By Steven Davis
One of the most famous lines in all of literature—because it has been used in all sorts of media bits—is from Oliver Twist, when he says: “Please sir, I want some more.” Now, let me ask you, do you ever approach God that way?
Throughout the month, Dr. Randy is talking about his Intentional Living process in areas like finances, parenting and faith. And I suppose when you face those subjects, you may feel a bit like a beggar. But that shouldn’t be the case.
First, let’s consider finances. It’s not a matter of how much you make—or don’t make— rather it’s a matter of attitude and actions.
“I know what it is to be in need, and I know what it is to have plenty. I have learned the secret of being content in any and every situation, whether well fed or hungry, whether living in plenty or in want. I can do all this through him who gives me strength” (Philippians 4:12–13 NIV).
“And my God will meet all your needs according to the riches of his glory in Christ Jesus” (Philippians 4:19 NIV).
“No one can serve two masters; for either he will hate the one and love the other, or he will be devoted to one and despise the other. You cannot to serve God and wealth” (Matthew 6:24 ESV).
And what about parenting? Do you ever feel overwhelmed or completely unequal to the task? There’s nothing unique about those feelings, but I think you’re selling yourself short. Have you ever thought that you needed more patience or kindness or gentleness, especially when it comes to raising your kids? Do you feel like Oliver Twist, asking the Lord for more? You don’t have to.
“But the fruit of the Spirit is love, joy, peace, patience, kindness, goodness, faithfulness, gentleness, self-control; against such things there is no law” (Galatians 5:22 NAS).
You see, for you who love Christ and have made Him Savior and Lord, you HAVE the fruit of the Spirit. They belong to you. When Jesus saved you, the Holy Spirit took residence, and brought His fruit with Him. So, it’s not a matter of needing more patience or gentleness or kindness. Rather it’s learning how to use what you’ve been given. Don’t pray for patience; instead, ask your Heavenly Father to help you use what He’s already given you.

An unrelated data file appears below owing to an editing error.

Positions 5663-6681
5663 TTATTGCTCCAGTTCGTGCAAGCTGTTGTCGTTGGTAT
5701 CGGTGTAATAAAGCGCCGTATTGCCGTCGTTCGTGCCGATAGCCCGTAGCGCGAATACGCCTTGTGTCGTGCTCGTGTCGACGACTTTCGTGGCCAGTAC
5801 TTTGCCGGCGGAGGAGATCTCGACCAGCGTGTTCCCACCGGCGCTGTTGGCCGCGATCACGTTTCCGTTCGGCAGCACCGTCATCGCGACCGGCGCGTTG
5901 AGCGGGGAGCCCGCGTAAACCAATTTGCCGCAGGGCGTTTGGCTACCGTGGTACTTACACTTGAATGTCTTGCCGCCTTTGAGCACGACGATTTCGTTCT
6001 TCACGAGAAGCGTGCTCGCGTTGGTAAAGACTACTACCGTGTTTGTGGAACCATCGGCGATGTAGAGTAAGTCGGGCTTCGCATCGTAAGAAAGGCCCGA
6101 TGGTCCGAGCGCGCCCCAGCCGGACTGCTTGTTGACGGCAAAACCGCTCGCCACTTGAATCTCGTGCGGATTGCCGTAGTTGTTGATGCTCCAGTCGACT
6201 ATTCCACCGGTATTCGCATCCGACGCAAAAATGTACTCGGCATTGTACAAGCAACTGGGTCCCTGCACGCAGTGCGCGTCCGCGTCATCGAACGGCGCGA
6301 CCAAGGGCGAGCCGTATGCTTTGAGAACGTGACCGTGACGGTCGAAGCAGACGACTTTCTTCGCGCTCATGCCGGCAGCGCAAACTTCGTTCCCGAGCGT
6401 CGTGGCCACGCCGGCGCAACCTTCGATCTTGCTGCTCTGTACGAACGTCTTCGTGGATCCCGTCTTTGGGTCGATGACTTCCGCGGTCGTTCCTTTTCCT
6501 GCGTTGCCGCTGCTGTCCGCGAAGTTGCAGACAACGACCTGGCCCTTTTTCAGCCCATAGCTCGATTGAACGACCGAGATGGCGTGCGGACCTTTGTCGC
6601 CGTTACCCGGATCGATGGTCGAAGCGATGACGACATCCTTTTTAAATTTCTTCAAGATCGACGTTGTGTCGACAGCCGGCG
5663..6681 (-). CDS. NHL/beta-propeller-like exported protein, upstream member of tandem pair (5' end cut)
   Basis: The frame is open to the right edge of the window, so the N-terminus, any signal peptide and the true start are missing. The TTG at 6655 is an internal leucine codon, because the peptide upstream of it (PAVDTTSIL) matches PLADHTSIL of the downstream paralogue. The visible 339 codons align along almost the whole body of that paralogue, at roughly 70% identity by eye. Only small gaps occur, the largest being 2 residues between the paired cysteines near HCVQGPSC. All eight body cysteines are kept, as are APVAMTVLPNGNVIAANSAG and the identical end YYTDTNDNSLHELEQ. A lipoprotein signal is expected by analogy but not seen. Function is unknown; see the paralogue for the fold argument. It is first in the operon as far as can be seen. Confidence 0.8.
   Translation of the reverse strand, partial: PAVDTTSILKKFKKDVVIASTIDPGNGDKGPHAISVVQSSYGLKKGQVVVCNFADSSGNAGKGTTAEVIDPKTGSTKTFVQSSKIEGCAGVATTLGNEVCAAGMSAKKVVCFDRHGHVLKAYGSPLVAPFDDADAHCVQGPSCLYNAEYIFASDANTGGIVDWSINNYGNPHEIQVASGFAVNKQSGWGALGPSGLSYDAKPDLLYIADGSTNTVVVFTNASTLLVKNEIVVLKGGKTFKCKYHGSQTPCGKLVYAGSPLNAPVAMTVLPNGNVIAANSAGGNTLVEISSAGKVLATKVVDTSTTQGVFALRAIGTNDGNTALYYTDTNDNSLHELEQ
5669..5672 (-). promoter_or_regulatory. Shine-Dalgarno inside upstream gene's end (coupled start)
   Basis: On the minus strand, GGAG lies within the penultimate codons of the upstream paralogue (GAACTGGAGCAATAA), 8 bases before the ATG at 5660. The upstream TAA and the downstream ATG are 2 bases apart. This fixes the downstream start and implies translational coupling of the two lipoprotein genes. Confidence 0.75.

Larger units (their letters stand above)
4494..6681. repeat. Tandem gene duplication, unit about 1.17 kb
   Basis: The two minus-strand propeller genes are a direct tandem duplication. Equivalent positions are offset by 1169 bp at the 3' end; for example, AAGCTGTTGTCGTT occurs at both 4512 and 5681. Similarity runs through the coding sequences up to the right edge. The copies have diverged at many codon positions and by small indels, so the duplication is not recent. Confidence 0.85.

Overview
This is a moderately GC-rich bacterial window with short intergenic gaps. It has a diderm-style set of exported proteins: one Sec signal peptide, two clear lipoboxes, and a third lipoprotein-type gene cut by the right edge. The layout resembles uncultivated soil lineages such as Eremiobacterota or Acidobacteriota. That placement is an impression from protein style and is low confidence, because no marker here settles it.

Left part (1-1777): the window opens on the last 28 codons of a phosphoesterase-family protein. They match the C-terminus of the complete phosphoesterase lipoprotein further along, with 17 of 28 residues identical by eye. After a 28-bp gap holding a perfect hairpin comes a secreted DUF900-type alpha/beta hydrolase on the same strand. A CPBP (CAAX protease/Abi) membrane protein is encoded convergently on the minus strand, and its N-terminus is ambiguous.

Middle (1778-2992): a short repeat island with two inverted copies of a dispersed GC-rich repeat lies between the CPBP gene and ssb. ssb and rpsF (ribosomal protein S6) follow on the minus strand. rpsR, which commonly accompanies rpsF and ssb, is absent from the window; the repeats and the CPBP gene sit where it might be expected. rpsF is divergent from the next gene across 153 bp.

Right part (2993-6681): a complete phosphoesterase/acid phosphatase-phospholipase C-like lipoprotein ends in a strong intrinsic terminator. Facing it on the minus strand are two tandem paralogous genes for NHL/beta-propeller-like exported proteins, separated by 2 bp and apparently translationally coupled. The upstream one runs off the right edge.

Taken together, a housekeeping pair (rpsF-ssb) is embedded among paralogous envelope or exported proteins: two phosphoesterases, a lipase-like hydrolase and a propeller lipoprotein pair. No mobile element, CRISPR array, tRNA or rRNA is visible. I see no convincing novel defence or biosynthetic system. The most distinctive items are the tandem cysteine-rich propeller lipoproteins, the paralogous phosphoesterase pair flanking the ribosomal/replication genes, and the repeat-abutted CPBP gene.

And then there’s faith. What did Jesus have to say about faith?
“At the foot of the mountain, a large crowd was waiting for them. A man came and knelt before Jesus and said, ‘Lord, have mercy on my son. He has seizures and suffers terribly. He often falls into the fire or into the water. So I brought him to your disciples, but they couldn’t heal him.’ Jesus said, ‘You faithless and corrupt people! How long must I be with you? How long must I put up with you? Bring the boy here to me.’ Then Jesus rebuked the demon in the boy, and it left him. From that moment the boy was well. Afterward the disciples asked Jesus privately, ‘Why couldn’t we cast out that demon?’ ‘You don’t have enough faith,’ Jesus told them. ‘I tell you the truth, if you had faith even as small as a mustard seed, you could say to this mountain, “Move from here to there,” and it would move. Nothing would be impossible’” (Matthew 17:14–20 NLT).
Now granted, I haven’t moved any mountains lately, but sometimes I think we forget just what kind of faith we have been given: “For everyone who has been born of God overcomes the world. And this is the victory that has overcome the world—our faith. Who is it that overcomes the world except the one who believes that Jesus is the Son of God?” (1 John 5:4–5 ESV). That’s the kind of faith we have—to be over-comers.
Rather than coming to God as beggars, remember these two things:
“So let us come boldly to the throne of our gracious God. There we will receive his mercy, and we will find grace to help us when we need it most.” (Heb 4:16 NLT)
“See what great love the Father has lavished on us, that we should be called children of God! And that is what we are!” (1 John 3:1 NIV)
It’s all yours!You may feel a bit like a beggar. But that shouldn’t be the case. Click To Tweet
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